Relationships can be complicated. There can be misunderstandings and disputes which can lead to further conflict. When the police are involved, the situation needs to be taken seriously. The Philadelphia police department receives more than 100,000 calls related to domestic violence and the Philadelphia family courts issue more than 12,000 Protective Orders each year, according to Women Against Abuse.
Obviously, this is an issue that affects many families. If you believe you are involved in such a matter, you may require the services of a Philadelphia domestic violence lawyer.
Domestic violence includes criminal acts, such as assault and battery and abuse of children. Family courts may issue orders of protection. Any charges may have drastic effects on divorce or custody issues. Considering the sensitive nature of domestic violence, a seasoned criminal attorney may be vital to figure out the safest course of action.
If a person petitions the court for an order of protection, the court may order that the actor refrain from contacting the other party and any minor children, move out of the residential home, pay support, give up any firearms, pay the harmed individual for any costs related to the alleged abuse and the pursuit of an order of protection. The government defined this rule in Pennsylvania General Assembly Section 6108, Title 23.
If someone violates an order of protection, the government can issue civil and criminal penalties, including making the violator pay the other party’s attorney’s fees. If the court finds someone guilty of criminal contempt, the punishment may be up to six months in jail a fine of up to $1,000. Violating a protective order carries severe penalties, therefore, it is essential for defendants to seek the services of a seasoned Philadelphia domestic violence attorney.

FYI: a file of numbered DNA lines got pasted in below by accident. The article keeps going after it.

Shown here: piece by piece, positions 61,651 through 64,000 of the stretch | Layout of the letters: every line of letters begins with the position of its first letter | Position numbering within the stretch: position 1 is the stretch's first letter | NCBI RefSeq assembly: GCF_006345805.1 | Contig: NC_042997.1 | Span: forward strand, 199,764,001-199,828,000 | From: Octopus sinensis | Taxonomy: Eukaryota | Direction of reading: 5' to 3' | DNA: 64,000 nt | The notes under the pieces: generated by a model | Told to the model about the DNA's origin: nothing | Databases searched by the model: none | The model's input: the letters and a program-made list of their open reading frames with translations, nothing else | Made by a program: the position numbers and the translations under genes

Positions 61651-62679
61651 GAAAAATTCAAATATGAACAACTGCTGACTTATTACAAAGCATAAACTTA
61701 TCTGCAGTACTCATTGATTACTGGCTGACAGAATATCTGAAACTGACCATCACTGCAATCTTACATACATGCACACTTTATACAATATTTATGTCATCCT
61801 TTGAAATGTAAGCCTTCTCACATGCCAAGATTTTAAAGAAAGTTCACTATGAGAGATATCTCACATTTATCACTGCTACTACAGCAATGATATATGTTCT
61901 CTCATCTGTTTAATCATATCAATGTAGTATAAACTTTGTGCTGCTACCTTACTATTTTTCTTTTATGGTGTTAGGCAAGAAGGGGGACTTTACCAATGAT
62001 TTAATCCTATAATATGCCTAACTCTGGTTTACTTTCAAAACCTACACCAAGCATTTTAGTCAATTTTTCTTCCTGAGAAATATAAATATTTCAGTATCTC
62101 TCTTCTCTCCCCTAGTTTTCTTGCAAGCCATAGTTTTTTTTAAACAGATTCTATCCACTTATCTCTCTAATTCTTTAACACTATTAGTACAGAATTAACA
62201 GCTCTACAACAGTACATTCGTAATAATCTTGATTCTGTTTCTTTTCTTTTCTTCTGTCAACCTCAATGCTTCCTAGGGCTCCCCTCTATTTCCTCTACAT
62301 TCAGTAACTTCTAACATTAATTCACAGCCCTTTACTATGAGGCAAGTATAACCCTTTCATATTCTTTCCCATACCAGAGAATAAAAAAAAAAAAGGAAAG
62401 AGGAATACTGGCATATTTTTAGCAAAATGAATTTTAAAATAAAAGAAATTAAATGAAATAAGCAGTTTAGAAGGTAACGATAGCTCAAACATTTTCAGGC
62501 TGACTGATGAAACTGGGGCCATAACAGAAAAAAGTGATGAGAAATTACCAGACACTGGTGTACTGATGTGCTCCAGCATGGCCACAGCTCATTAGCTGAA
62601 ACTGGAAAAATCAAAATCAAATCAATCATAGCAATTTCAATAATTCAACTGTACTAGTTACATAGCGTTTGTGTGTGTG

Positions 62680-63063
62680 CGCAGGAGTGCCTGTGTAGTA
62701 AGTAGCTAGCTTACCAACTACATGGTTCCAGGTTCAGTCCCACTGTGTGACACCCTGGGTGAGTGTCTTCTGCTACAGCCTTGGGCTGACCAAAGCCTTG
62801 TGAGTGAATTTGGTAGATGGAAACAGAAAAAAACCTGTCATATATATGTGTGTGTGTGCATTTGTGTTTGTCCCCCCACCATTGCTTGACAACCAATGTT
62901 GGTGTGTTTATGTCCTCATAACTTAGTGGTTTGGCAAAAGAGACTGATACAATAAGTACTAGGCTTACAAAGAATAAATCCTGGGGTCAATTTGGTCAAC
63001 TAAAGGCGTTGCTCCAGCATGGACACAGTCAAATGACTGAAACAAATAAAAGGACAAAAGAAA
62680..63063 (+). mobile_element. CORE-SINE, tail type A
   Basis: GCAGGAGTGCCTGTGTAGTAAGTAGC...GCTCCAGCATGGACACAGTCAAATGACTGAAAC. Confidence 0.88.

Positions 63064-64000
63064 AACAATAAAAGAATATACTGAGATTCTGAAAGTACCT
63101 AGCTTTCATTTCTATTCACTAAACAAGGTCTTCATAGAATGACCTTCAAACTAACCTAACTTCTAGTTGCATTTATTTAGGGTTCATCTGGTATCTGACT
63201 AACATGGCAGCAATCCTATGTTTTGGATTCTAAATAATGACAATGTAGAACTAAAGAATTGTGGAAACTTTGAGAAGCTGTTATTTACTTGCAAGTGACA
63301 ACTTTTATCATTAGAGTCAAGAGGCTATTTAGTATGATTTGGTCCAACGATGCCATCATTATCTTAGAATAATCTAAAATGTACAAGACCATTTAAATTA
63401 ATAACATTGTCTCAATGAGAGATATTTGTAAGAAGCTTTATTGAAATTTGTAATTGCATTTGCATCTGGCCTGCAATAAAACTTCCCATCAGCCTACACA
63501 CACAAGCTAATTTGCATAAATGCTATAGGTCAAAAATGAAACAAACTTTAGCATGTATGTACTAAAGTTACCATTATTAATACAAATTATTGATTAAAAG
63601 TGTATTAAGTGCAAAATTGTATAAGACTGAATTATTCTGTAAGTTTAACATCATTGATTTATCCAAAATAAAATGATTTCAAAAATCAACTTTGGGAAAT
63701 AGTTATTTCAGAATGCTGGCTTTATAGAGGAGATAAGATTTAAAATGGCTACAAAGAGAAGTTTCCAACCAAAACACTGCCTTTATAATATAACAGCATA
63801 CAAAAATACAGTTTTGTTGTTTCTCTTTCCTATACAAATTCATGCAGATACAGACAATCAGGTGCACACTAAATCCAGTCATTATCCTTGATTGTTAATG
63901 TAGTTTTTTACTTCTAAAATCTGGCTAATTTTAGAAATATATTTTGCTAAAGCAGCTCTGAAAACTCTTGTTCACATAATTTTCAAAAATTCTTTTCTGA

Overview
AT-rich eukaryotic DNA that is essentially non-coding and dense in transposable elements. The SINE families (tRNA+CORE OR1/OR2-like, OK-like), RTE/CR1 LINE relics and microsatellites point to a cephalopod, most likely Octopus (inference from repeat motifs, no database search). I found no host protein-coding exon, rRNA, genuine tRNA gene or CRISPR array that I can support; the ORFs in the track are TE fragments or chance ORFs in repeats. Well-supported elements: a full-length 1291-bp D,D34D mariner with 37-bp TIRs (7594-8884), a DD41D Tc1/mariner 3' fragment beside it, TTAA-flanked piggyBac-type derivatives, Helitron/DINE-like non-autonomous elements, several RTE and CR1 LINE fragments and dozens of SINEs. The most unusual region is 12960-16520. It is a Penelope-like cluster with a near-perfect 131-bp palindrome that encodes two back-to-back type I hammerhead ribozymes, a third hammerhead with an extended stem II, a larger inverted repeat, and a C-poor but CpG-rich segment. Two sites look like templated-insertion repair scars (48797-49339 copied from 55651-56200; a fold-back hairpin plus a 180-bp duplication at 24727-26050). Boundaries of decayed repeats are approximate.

The state General Assembly defines abuse of family as:
Household members mean current or past spouses, people who live or lived together, people related by blood and children and parents as defined in the Pennsylvania General Assembly Section 6102, Title 23.
Pennsylvania does not have separate laws dealing specifically with domestic violence. If the police show up to a situation where someone alleged domestic violence occurred, the police may arrest someone without a warrant as long as the police have “probable cause” to believe someone committed a felony.
Probable cause can include observing injury to the alleged harmed individual. The police may also arrest someone if the police believe that person violated an order of protection.
Some common felonies related to domestic violence include:
Speak to a knowledgeable domestic violence lawyer in Philadelphia for more information regarding domestic violence charges.
Domestic violence is an issue that deeply affects society today, which means that the judicial system aggressively combats any hint of a problem. No matter how minor you may believe your issue to be, the long-reaching effects of a charge may be traumatic.
Consider consulting an attorney for information about the process, what other possible negative consequences may flow from an accusation and how the lawyer would recommend you go forward. Many elements related to domestic abuse and orders of protection are time sensitive.
Do not delay in seeking representative to ensure what may be the best possible outcome under the circumstances. Call a Philadelphia domestic violence lawyer today.